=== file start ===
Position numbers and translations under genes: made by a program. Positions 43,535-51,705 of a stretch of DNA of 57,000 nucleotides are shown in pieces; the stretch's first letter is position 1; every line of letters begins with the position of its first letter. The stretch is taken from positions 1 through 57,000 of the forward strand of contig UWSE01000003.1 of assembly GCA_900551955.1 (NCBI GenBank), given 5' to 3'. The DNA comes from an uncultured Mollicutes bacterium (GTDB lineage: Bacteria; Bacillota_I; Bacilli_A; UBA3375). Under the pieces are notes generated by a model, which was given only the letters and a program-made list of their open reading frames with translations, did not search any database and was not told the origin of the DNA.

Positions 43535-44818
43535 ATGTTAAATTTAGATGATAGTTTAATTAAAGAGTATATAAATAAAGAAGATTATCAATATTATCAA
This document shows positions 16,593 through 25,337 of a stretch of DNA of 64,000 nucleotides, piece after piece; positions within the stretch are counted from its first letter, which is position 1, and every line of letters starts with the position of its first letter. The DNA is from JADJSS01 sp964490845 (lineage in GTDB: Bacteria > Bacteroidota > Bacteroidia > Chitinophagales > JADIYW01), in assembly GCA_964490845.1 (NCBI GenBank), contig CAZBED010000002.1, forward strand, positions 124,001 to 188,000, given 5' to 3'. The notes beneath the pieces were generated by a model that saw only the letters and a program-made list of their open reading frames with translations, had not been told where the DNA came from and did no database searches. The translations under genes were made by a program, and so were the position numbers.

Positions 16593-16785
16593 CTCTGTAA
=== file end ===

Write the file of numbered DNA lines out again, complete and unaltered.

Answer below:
Position numbers and translations under genes: made by a program. Positions 43,535-51,705 of a stretch of DNA of 57,000 nucleotides are shown in pieces; the stretch's first letter is position 1; every line of letters begins with the position of its first letter. The stretch is taken from positions 1 through 57,000 of the forward strand of contig UWSE01000003.1 of assembly GCA_900551955.1 (NCBI GenBank), given 5' to 3'. The DNA comes from an uncultured Mollicutes bacterium (GTDB lineage: Bacteria; Bacillota_I; Bacilli_A; UBA3375). Under the pieces are notes generated by a model, which was given only the letters and a program-made list of their open reading frames with translations, did not search any database and was not told the origin of the DNA.

Positions 43535-44818
43535 ATGTTAAATTTAGATGATAGTTTAATTAAAGAGTATATAAATAAAGAAGATTATCAATATTATCAA
This document shows positions 16,593 through 25,337 of a stretch of DNA of 64,000 nucleotides, piece after piece; positions within the stretch are counted from its first letter, which is position 1, and every line of letters starts with the position of its first letter. The DNA is from JADJSS01 sp964490845 (lineage in GTDB: Bacteria > Bacteroidota > Bacteroidia > Chitinophagales > JADIYW01), in assembly GCA_964490845.1 (NCBI GenBank), contig CAZBED010000002.1, forward strand, positions 124,001 to 188,000, given 5' to 3'. The notes beneath the pieces were generated by a model that saw only the letters and a program-made list of their open reading frames with translations, had not been told where the DNA came from and did no database searches. The translations under genes were made by a program, and so were the position numbers.

Positions 16593-16785
16593 CTCTGTAA